• Summary
  • Contents
  • Subject index

How can educators make sense of the complexities of research?

Making Sense of Research brings together the best of two worlds—the “real” world where education is practiced daily and the “ivory tower” world where research is ongoing. The authors have written this book for practitioners at all levels, from teachers making site-specific decisions such as allocating time, to administrators making schoolwide and policy decisions such as reducing class size. They outline and explain how quality research can inform, enlighten, and provide direction to educators that will save time and money, as well as make schools more effective and increase opportunities for students.

Educators are increasingly accountable for the outcome of their efforts. This vital resource will assist them in assessing the validity of research claims by leading the reader through a revealing examination of five critical questions:

Does it work? (the causal question); How does it work? (the process question); Is it worthwhile? (the cost question); Will it work for me? (the usability question); Is it working for me? (the evaluation question)

Making Sense of Research will change the way you read and think about research, and thereby help you enhance school improvement, sustain your vision of quality education, attain your mission, and ultimately increase student achievement.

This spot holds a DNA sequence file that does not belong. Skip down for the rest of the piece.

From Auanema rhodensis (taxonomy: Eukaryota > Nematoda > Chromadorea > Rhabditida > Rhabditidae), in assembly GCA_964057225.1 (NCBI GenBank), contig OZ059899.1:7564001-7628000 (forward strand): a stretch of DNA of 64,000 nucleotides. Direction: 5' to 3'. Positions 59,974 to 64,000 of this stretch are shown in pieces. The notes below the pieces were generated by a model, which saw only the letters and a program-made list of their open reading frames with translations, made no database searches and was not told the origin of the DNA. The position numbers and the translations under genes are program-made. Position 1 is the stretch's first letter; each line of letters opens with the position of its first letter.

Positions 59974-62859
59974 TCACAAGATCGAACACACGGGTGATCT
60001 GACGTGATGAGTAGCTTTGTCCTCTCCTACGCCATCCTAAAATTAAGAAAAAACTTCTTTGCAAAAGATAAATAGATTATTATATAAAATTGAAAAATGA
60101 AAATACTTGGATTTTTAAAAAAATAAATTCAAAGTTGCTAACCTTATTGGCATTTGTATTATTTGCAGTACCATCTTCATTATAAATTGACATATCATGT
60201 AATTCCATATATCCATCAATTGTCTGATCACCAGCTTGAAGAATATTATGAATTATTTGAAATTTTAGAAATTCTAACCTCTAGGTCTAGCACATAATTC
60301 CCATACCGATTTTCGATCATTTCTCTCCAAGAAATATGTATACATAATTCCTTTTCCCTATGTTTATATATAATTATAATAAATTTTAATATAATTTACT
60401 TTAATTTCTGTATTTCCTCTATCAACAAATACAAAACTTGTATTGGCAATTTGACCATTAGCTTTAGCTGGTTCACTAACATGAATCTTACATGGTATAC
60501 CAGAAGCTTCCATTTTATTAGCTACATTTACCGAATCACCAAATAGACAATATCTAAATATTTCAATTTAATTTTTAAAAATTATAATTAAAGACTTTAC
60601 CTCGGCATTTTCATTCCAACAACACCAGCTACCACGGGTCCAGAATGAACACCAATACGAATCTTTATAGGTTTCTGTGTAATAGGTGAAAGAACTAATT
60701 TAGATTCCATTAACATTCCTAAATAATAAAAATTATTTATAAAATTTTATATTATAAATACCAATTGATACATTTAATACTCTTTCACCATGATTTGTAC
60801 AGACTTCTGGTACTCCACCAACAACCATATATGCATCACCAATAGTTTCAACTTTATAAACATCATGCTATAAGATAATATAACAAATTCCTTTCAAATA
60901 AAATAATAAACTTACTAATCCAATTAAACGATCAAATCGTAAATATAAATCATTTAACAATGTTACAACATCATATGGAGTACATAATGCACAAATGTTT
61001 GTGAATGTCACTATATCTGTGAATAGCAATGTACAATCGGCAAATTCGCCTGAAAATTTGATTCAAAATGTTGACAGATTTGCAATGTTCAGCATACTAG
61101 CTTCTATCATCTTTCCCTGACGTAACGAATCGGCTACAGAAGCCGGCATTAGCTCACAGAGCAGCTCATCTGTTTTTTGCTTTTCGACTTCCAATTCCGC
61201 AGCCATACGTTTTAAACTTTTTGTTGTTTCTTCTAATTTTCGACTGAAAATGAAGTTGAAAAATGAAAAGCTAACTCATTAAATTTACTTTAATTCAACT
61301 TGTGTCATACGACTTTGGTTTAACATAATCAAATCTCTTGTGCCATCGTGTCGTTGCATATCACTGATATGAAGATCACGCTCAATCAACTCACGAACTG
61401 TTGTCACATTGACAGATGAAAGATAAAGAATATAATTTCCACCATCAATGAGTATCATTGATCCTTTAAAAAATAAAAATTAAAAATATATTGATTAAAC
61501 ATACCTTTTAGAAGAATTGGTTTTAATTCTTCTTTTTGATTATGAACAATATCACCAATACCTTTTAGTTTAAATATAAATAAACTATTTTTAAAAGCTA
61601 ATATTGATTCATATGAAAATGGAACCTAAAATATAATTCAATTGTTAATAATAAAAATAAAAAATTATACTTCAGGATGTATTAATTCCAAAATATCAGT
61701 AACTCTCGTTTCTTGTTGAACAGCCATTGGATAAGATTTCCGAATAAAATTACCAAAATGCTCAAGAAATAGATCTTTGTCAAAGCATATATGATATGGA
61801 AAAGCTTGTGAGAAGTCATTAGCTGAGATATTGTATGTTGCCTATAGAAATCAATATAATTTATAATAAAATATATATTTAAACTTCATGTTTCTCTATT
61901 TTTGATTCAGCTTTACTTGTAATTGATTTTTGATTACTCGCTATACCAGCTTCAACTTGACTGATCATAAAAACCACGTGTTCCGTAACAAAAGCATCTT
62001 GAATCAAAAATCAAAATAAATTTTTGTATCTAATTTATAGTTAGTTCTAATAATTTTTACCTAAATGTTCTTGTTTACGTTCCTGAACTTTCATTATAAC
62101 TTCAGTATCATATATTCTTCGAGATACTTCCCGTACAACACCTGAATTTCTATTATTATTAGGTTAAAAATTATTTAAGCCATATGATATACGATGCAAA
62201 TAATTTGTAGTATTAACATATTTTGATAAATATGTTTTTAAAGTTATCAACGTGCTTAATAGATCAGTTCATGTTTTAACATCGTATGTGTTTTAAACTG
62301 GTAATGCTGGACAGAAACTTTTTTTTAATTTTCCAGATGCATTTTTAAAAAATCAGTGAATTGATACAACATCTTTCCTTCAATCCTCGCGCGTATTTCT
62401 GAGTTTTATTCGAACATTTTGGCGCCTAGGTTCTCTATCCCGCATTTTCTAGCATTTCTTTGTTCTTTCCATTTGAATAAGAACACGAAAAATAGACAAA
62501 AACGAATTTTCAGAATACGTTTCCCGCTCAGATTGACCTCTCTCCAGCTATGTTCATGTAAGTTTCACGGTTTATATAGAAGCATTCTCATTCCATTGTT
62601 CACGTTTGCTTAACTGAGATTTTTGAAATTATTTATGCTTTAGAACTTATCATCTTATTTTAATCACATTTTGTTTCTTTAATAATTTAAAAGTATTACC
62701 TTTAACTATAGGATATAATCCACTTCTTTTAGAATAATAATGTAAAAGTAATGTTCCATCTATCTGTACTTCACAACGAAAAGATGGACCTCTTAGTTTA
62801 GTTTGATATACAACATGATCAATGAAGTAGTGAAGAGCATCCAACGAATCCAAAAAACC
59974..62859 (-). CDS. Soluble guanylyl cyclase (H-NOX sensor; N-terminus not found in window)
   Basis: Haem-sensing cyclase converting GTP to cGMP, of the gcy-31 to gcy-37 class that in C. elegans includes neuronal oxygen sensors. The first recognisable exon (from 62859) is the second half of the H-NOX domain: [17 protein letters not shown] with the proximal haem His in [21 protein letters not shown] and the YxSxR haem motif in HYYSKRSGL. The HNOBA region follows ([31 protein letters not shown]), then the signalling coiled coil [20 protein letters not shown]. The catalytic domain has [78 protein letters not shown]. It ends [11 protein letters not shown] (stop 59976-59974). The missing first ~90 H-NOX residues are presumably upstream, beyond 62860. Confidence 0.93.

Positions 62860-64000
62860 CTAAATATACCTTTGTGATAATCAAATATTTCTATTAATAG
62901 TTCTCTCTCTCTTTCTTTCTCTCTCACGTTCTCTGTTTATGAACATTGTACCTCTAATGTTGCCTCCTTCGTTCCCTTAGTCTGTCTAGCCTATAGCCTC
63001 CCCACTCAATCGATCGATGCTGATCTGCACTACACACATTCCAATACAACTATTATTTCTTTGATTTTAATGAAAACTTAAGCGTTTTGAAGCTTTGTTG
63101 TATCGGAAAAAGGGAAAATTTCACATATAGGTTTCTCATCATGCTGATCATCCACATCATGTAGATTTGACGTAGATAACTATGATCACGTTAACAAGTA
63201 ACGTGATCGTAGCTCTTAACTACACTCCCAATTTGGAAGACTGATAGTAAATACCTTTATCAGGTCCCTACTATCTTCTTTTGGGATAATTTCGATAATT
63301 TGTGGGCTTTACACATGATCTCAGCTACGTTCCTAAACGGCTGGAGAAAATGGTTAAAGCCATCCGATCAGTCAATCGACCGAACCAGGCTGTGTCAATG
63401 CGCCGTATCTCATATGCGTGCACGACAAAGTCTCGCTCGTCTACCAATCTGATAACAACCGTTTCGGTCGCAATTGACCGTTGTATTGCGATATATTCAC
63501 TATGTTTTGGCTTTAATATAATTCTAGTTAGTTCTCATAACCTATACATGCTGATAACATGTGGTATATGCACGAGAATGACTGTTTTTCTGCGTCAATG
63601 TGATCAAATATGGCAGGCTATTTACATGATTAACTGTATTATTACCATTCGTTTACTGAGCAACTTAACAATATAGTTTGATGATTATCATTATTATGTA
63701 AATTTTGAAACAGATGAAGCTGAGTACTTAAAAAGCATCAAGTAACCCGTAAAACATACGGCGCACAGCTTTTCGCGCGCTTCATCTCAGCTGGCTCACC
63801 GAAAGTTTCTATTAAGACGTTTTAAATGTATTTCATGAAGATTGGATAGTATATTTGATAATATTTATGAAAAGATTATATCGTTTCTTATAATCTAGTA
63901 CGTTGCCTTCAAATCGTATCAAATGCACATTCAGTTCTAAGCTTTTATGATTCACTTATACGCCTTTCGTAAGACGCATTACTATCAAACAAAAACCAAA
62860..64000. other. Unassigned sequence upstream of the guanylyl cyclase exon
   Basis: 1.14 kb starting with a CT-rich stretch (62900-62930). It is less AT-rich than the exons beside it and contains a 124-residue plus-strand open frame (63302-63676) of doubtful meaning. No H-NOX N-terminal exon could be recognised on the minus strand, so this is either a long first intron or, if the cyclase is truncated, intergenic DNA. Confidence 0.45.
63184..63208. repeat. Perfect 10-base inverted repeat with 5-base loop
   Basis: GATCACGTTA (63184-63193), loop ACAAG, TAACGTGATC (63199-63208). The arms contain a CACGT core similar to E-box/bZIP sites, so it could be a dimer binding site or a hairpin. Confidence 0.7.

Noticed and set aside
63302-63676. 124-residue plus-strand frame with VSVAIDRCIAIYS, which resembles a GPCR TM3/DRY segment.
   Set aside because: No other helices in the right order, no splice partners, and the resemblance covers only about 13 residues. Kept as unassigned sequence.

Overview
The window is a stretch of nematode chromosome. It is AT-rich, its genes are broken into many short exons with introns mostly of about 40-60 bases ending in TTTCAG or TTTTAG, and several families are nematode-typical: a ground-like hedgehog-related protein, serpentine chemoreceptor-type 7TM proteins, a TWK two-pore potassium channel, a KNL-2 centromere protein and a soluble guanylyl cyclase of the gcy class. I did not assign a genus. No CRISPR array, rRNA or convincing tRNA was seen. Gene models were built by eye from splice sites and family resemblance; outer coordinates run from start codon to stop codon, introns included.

The Causal Question: Does It Work? (Part I)
The causal question: Does it work? (Part I)

A recent editorial in USA Today, bemoaning mediocrity in teacher education programs, summarized a research study for its readers in an accompanying sidebar: “Dallas researchers tracked groups of children with similar reading scores starting in fourth grade. Half were assigned highly rated teachers for 3 years; the other half were given low-rated teachers” (Editorial, 2002, p. 14A). The results, depicted in a bar graph, indicated that students assigned to the highly rated teachers scored at the 76th percentile in reading at the end of the 3 years, whereas the students assigned to the ineffective teachers scored at the 42nd percentile (Jordan, Mendro, & Weerasinghe, 1997). In essence, the editorial board ...

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